Britain has eased rules for so-called special purpose acquisition companies (SPACs) to attract more listings to London, just as global regulators have put a watch on SPACs, which may already be peaking in popularity.
After a surge in activity in SPACs or “blank check” companies on Wall Street and more recently in the European Union and emerging markets, Britain is keen that London is not left behind.
SPACs list on an exchange and must use the proceeds to buy an existing or target company within a set timeframe. This process provides a quicker route to a stock market listing as it sidesteps the lengthy process that leads to an initial public offering.
Under previous UK rules, shares in SPACs were suspended when a target company was identified, effectively trapping investors and putting them off participating in the UK market.
The Financial Conduct Authority in April had proposed an easing of the rules, waiving the suspension rule if a SPAC raised at least 200 million pounds ($275.66 million) from its float.
On Tuesday, the watchdog cut this to 100 million pounds in its final version of the rules.
“The final rules aim to provide more flexibility to larger SPACs, provided they embed certain features that promote investor protection and the smooth operation of our markets,” the FCA said in a statement.
To ensure investors are protected, the FCA also said that investors have redemption rights ahead of a proposed acquisition and a shareholder vote. The new rules come into effect on Aug. 10.
“The rules eliminate the damage unique to UK SPACs of investors being stuck,” said Charles Howarth, partner at CMS law firm. “The timing, however, is not ideal, given we are two years into a U.S. SPAC boom that many commentators feel already has too much money chasing too few viable targets.”
Earlier on Tuesday, the International Organization of Securities Commissions (IOSCO), which includes national regulators like the FCA and the U.S. Securities and Exchange Commission, said it has created a group to monitor SPACs.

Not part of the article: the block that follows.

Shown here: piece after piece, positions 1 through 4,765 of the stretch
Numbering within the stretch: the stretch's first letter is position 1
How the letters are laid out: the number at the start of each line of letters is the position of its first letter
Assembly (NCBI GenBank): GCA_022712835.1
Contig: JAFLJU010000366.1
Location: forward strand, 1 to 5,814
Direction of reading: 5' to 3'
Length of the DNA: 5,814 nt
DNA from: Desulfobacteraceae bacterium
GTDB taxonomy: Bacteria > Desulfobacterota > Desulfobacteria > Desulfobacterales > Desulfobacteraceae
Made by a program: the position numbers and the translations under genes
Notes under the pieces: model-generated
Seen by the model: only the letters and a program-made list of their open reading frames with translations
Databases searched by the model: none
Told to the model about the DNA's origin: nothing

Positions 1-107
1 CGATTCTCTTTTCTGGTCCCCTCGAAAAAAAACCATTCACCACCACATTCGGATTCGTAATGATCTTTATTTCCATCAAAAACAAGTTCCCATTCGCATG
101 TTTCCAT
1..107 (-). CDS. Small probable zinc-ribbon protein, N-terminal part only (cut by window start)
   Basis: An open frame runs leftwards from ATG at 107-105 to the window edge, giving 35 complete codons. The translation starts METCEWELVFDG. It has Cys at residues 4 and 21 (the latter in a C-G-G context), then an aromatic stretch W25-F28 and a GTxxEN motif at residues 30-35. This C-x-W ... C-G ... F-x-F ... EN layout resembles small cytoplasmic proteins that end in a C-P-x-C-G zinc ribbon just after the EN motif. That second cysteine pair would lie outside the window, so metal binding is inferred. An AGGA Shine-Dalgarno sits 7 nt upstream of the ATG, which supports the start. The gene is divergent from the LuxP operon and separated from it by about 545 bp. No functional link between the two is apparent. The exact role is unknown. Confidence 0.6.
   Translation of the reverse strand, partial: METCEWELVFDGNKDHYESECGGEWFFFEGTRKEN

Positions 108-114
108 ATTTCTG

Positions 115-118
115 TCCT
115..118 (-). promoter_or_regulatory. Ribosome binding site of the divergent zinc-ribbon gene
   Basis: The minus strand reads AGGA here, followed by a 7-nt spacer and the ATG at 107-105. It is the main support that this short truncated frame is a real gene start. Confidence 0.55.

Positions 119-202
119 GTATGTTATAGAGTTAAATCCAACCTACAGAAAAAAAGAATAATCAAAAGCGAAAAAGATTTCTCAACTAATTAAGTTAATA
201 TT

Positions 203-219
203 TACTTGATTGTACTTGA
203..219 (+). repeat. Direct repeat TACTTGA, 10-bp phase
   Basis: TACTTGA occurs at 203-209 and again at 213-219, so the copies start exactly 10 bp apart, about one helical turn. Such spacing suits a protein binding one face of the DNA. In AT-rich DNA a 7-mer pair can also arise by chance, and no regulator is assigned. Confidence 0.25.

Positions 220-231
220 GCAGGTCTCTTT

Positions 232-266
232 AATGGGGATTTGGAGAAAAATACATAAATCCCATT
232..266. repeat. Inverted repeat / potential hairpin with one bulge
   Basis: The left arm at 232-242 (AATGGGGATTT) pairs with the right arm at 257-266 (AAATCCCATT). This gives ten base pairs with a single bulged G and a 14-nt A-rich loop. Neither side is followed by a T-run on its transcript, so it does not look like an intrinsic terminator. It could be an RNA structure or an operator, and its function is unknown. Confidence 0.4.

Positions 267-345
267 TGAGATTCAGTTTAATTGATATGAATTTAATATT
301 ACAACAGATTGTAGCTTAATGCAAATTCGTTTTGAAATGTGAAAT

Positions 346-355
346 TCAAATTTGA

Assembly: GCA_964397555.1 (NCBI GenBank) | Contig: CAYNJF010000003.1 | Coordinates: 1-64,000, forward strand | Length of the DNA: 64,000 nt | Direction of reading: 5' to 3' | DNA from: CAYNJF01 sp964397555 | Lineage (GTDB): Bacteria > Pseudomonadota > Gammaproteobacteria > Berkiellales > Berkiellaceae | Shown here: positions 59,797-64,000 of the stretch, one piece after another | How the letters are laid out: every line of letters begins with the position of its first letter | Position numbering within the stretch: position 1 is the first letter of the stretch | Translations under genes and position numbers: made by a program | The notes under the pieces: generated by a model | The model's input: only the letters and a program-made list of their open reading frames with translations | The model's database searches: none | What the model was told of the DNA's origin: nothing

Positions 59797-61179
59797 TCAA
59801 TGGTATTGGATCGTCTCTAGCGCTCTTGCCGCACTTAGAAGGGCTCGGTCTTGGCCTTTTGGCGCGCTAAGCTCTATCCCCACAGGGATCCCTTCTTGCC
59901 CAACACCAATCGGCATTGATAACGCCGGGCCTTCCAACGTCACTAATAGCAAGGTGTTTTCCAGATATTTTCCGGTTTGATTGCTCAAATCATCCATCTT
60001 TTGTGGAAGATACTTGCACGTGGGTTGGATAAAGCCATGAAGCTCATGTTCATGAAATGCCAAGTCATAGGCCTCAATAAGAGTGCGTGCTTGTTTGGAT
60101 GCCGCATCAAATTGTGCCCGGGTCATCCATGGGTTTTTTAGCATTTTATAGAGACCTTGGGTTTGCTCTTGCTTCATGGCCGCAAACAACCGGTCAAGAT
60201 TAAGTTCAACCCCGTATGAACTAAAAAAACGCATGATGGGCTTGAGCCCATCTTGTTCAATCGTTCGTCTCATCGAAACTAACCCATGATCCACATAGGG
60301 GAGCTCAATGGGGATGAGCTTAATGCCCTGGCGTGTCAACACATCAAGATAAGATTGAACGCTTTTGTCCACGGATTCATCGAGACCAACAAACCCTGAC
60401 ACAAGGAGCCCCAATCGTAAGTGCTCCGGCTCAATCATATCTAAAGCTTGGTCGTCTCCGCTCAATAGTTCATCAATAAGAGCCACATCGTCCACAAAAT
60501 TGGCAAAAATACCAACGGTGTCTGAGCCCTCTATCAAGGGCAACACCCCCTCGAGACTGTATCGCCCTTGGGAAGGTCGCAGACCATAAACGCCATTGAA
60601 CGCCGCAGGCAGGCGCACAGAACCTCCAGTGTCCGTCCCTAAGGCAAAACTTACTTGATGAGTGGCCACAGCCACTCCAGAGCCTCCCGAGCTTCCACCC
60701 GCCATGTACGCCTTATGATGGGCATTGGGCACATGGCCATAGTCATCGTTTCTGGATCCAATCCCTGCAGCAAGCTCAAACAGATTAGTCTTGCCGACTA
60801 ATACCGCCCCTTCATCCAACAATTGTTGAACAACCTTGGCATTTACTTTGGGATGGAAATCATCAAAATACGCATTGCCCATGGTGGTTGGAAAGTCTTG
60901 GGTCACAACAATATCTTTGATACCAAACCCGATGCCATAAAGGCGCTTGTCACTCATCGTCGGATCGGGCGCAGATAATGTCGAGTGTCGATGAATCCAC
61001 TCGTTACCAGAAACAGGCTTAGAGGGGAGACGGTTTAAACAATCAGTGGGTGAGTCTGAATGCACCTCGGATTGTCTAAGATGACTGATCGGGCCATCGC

“While SPACs may offer alternative sources of funding and provide opportunities for investors, they may also raise regulatory concerns,” IOSCO said in a statement.
The EU’s European Securities and Markets Authority earlier this month set out detailed guidance on what SPACs should tell investors about risks, business strategy and criteria for selecting target companies.
In the United States, the SEC has ramped up an inquiry into blank check acquisitions, homing in on potential conflicts of interest created when banks act as underwriters and advisers on the same deal, sources have said.
While the SPAC frenzy has peaked in the United States, bankers said that they expect around 30-40 blank cheque vehicles to launch in Europe in the second half of the year, with up to 15 of them choosing London after the new rules come into effect.
SPAC veterans Chamath Palihapitiya and Ian Osborne are said to be looking at teaming up for a blank cheque foray in London, sources familiar with the situation said.
Several other private equity firms and corporates are also considering SPAC listings in London and elsewhere in Europe, bankers said.
“The FCA appears to have struck the right balance between protecting investors and making the London Stock Exchange more competitive,” said Delphine Currie, a partner at law firm Reed Smith. “Today’s announcement could be the moment that kick-starts SPAC listings in the UK.”
($1 = 0.7255 pounds)